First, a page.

Health care reform flooded news outlets early this year, but specific groups like small businesses were left struggling to sift through mountains of information to find out how new policies would affect them.
Here’s a rundown on how new health care policies will change small business benefits now and in the next few years.
As of the beginning of this year, small businesses offering health insurance and covering 50% of premiums can get tax credits to cover up to 35% of insurance costs. The credit only applies to companies with 25 employees or fewer that are paying an average employee a salary of $50,000, according to the White House.
The exact percentage a company will get back in tax credits depends on a particular firm’s size and average wage, The Wall Street Journal reports. About 4 million businesses are expected to be eligible for the credits, according to White House estimates.
The downside? Small businesses with more than 25 employees or lower average salaries are simply out of luck.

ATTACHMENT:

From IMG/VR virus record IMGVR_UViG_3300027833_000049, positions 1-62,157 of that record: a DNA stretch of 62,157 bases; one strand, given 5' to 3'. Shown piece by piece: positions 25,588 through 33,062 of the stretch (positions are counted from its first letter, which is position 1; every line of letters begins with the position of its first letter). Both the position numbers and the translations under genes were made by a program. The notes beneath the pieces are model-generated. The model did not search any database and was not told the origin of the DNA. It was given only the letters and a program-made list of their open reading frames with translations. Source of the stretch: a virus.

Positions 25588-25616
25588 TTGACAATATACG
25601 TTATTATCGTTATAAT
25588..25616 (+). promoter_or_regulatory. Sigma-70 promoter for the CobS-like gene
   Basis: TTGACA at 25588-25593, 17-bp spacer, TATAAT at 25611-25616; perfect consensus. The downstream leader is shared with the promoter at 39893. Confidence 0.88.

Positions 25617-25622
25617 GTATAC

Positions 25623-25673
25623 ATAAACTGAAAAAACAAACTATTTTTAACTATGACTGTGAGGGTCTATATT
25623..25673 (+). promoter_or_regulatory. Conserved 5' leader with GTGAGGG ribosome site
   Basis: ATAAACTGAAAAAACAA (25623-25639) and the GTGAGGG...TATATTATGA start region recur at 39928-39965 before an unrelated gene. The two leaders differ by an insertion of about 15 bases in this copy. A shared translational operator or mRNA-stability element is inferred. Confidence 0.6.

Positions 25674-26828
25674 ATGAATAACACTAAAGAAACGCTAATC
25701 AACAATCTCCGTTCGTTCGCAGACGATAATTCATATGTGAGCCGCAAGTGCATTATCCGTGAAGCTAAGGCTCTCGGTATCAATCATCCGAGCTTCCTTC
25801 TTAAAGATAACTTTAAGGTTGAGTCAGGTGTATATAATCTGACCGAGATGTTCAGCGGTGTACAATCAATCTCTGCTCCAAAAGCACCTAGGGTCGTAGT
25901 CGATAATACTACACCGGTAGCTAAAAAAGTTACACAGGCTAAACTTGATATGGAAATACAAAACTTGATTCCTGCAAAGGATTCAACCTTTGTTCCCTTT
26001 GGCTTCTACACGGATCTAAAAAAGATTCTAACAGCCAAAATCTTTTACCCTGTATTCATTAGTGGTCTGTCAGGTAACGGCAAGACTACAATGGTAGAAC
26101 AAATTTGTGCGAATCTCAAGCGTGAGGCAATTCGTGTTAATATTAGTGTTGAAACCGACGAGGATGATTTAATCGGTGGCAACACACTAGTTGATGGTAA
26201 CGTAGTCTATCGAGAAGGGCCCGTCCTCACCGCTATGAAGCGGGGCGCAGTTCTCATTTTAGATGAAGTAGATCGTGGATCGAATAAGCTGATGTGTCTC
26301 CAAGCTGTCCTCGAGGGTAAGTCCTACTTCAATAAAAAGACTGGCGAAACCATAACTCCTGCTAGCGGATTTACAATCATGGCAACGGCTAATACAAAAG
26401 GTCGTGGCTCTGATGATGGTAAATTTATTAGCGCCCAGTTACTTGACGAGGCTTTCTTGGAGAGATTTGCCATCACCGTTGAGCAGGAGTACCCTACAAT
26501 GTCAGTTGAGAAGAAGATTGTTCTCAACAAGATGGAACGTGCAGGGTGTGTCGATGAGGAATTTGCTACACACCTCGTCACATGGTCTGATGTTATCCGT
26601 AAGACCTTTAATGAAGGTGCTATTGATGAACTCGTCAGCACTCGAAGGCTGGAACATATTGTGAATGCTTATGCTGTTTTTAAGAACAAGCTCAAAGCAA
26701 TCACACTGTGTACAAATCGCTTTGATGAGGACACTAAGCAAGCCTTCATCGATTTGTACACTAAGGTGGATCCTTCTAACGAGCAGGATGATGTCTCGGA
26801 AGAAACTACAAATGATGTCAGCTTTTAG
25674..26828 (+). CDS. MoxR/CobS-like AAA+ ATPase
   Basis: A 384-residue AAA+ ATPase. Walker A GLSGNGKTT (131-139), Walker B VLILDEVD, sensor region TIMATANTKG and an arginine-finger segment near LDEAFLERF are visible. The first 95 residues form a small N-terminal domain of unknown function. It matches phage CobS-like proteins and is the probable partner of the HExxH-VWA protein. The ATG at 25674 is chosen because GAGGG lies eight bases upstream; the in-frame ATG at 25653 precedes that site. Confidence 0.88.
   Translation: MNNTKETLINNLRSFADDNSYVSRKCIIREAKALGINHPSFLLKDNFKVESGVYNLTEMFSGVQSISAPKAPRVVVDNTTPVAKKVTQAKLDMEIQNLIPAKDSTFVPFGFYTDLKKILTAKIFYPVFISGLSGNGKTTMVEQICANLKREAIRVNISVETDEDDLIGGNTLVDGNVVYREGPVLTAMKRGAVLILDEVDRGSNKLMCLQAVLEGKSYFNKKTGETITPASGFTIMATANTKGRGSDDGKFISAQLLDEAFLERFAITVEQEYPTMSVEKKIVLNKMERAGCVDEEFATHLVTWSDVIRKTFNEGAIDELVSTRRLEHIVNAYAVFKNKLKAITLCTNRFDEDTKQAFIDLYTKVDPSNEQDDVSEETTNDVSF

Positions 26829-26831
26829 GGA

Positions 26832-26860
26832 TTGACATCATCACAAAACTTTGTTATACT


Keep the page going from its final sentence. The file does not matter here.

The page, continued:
Larger companies may be required to provide health insurance to their employees or pay fees, but the majority of small businesses won’t be as pressured by the government. They’ll be exempt from the fees that would otherwise be given to companies that don’t offer health insurance, the White House has said.
Possibly as an added bonus, tax credits that small businesses receive for offering health insurance to employees may encourage many more companies to offer it, making small businesses in general more appealing workplaces than they’ve been. Among businesses with three to nine workers, fewer than half offered health insurance last year, The Wall Street Journal reported.
Plus, since more small companies will be offering health insurance, workers who have stayed at hated positions in big companies due to a better benefits package may be less afraid to switch to smaller firms, according to AOL Small Business.